I realized just the other day that my little experiment here is in danger of becoming Celeste’s story rather than the shared journey of Thomas and Celeste. Can’t have that, can we?

Thomas might come off as the bad guy, and likely, he is. This is, however, still his story too. Here you will see the beginning of his descent into madness.

Thomas is weak. His father alternately coddles and berates him. Treats him as incapable of forming his own thoughts. And it shows, too. At almost thirty, Thomas does nothing to run the estate – Lord Blacke hired Jefferson Pourchot instead of handing the reins over to his son. Thomas has zero say-so in the running of his home. The land is the purview of Lord Blacke and Mr. Pourchot, and the house belongs to Celeste.

A stronger man would have confronted his father, forced him to hand over control.  A strong man would have struck out on his own if necessary. Done anything to prove himself, even if only to himself.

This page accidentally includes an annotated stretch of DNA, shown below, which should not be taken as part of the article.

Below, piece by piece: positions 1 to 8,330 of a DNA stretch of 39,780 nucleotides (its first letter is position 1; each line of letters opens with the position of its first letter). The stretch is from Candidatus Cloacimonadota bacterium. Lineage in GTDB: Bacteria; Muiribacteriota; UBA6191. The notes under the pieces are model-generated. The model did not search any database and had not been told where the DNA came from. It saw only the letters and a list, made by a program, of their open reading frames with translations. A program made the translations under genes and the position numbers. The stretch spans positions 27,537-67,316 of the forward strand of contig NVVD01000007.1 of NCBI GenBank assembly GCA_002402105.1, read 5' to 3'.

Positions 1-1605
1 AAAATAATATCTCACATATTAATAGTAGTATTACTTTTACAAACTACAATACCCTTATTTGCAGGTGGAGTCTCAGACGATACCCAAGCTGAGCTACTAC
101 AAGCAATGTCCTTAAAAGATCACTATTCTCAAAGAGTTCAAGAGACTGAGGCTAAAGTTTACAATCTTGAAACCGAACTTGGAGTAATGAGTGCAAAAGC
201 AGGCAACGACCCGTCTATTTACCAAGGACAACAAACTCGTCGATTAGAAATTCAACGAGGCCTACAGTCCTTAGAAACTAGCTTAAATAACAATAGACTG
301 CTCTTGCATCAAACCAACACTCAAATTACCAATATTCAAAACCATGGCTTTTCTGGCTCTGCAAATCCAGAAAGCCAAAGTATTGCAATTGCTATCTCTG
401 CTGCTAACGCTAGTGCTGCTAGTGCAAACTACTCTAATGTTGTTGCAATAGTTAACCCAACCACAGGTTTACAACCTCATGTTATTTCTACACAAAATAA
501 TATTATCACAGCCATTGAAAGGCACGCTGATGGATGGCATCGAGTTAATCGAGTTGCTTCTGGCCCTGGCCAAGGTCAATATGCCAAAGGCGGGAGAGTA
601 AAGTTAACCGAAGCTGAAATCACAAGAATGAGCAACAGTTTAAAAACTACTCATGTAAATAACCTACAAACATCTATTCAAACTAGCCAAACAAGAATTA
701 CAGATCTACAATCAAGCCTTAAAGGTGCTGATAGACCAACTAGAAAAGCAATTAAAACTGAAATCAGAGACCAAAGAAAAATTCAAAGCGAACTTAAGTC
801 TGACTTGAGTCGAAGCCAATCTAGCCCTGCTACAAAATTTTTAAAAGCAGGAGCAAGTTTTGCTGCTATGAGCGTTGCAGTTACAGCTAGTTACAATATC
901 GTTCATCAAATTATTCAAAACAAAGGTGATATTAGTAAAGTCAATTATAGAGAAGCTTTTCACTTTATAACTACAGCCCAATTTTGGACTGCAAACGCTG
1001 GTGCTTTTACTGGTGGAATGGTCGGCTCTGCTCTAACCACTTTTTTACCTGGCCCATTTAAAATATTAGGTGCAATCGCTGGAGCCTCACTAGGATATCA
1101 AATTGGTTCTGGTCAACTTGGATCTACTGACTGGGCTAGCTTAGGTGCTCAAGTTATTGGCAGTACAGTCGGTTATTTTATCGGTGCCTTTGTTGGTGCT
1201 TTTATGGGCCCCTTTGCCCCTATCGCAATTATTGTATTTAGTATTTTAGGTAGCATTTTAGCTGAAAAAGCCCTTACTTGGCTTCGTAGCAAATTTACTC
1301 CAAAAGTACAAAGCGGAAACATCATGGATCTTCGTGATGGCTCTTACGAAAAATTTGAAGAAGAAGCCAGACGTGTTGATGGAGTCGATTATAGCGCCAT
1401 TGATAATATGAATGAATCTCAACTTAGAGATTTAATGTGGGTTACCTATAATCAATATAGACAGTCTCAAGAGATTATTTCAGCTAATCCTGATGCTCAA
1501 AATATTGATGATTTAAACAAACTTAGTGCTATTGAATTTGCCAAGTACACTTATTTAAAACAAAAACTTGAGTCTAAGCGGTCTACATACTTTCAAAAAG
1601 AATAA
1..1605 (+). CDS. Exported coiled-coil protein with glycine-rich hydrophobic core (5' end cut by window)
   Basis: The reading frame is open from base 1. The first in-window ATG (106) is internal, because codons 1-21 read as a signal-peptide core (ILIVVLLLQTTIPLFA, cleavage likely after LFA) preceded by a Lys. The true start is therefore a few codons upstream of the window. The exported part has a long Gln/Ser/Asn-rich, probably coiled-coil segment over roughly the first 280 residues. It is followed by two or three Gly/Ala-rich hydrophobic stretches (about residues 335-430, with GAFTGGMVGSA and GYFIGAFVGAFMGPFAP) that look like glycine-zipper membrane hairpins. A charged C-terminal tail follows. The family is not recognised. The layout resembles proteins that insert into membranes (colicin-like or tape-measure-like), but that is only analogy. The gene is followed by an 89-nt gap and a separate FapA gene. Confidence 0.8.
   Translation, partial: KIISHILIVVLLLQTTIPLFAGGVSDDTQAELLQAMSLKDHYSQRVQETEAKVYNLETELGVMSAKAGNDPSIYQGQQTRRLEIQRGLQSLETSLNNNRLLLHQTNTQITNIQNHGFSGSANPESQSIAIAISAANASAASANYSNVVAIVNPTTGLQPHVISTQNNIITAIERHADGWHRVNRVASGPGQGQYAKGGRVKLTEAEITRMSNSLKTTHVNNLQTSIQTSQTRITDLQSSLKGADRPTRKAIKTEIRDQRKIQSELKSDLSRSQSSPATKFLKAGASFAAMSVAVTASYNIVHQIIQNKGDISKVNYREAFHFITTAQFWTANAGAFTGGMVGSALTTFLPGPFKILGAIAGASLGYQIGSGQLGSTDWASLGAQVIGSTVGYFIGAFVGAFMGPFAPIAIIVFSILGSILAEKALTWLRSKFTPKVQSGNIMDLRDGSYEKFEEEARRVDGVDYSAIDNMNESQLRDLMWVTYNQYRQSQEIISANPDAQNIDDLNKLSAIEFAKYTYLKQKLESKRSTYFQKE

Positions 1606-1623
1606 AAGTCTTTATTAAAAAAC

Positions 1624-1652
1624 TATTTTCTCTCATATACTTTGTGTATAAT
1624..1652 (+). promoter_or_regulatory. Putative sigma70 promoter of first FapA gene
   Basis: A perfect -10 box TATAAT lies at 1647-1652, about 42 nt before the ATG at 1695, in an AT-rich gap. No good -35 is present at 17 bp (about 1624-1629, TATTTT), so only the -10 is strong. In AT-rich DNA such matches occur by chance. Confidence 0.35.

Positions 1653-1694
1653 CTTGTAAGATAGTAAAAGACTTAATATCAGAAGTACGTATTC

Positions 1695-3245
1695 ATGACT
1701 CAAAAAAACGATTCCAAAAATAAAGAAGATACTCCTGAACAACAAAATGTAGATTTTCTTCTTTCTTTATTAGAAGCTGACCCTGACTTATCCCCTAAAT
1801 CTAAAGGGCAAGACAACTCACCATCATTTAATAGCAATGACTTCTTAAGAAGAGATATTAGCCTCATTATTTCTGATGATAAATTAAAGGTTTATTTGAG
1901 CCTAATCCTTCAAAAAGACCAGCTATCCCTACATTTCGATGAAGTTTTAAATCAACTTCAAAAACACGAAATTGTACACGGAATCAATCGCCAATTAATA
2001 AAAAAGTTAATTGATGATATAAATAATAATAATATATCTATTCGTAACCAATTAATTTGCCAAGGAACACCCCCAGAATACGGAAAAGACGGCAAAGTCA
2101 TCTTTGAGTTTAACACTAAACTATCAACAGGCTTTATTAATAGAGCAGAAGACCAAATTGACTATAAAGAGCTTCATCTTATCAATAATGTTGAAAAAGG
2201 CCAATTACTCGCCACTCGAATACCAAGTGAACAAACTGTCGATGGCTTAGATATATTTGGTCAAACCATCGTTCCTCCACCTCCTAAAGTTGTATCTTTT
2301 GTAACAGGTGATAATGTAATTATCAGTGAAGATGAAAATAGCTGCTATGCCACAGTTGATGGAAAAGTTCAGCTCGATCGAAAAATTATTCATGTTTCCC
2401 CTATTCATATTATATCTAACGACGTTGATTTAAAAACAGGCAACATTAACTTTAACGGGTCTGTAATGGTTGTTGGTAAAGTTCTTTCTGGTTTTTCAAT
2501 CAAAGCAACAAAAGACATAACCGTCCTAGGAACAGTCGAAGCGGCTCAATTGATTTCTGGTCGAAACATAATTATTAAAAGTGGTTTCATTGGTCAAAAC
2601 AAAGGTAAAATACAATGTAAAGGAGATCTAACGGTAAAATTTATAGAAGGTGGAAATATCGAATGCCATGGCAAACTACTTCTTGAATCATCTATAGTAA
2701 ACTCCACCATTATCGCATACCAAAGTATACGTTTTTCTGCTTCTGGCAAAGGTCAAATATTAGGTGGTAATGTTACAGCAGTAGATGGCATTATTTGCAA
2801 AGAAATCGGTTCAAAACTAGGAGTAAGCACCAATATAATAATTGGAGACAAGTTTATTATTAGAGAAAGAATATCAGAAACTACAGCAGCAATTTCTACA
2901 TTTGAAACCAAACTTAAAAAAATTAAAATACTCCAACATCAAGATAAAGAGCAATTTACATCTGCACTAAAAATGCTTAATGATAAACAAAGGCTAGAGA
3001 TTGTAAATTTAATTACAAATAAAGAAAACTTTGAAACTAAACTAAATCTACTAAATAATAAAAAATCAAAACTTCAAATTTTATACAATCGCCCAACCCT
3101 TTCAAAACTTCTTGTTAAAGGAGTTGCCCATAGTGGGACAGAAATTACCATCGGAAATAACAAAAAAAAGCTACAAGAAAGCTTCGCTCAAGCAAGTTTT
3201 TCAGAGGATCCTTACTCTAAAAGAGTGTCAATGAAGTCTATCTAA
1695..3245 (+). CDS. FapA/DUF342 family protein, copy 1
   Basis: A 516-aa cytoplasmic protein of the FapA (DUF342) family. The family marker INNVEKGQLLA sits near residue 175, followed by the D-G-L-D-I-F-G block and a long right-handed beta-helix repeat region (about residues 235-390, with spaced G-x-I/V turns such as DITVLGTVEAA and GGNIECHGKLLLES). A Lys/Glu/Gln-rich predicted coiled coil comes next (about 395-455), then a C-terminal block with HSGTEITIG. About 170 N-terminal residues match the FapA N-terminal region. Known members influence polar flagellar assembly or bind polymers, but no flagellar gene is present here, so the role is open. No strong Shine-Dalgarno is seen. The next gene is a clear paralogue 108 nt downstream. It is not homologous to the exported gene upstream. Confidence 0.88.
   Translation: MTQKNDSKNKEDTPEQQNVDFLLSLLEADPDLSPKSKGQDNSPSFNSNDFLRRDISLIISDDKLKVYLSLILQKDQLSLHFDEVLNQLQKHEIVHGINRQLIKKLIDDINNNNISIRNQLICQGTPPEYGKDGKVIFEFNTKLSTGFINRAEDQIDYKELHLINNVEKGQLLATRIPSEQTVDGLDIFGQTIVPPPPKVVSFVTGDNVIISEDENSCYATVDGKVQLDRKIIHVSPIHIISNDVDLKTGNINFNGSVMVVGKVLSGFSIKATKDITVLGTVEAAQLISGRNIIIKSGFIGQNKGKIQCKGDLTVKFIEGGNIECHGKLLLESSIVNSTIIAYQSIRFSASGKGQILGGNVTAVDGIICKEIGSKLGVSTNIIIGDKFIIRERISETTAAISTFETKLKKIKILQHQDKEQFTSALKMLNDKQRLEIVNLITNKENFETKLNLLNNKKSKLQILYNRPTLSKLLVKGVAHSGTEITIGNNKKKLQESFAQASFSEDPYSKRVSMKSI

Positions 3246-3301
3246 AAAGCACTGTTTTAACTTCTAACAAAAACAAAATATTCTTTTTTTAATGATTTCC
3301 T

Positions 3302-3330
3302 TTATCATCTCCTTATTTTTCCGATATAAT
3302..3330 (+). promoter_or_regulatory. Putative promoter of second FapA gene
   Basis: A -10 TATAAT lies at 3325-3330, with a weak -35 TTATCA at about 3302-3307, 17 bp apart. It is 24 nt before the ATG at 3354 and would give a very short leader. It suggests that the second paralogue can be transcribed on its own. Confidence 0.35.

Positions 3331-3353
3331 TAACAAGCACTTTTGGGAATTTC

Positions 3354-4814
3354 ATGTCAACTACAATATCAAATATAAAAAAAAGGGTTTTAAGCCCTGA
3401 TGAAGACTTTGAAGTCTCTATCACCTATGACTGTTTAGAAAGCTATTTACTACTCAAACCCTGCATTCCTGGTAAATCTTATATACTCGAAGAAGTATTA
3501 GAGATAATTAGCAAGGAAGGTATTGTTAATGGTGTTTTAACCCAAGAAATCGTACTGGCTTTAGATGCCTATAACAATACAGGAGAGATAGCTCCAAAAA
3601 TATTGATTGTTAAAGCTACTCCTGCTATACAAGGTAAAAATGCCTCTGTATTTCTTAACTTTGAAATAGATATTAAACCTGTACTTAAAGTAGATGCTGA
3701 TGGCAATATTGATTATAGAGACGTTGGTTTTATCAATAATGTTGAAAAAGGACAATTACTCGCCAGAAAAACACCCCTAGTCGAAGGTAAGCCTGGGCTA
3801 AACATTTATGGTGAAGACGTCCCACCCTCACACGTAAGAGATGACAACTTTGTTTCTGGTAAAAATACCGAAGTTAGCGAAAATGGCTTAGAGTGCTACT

Unfortunately for those involved, Thomas is not a strong man. Is he weak? Not necessarily. Is he lazy? Absolutely.

After all, why face disaster and failure when one can stay home, secure in the knowledge that someone else is in charge?

If you are really paying attention, I believe you can pick up on the three emotions Thomas encountered in yesterdays episode: jealousy, disgust, and adoration. The main focus was the adoration Thomas holds for Esther. He has become fixated on her – to the point of possession. That possessiveness has led to feelings of jealous toward any who come in contact with her. He has started comparing Celeste to Esther, and finding fault where none exist. He is disgusted by his wife’s pregnancy: at once thrilled with the life he created, and alternately, horrified that his best friend has fathered his heir, thanks to the slew of hatred his father constantly unleashes about Celeste.

It is a slippery slope, and he is standing on the precipice. How long before he falls?

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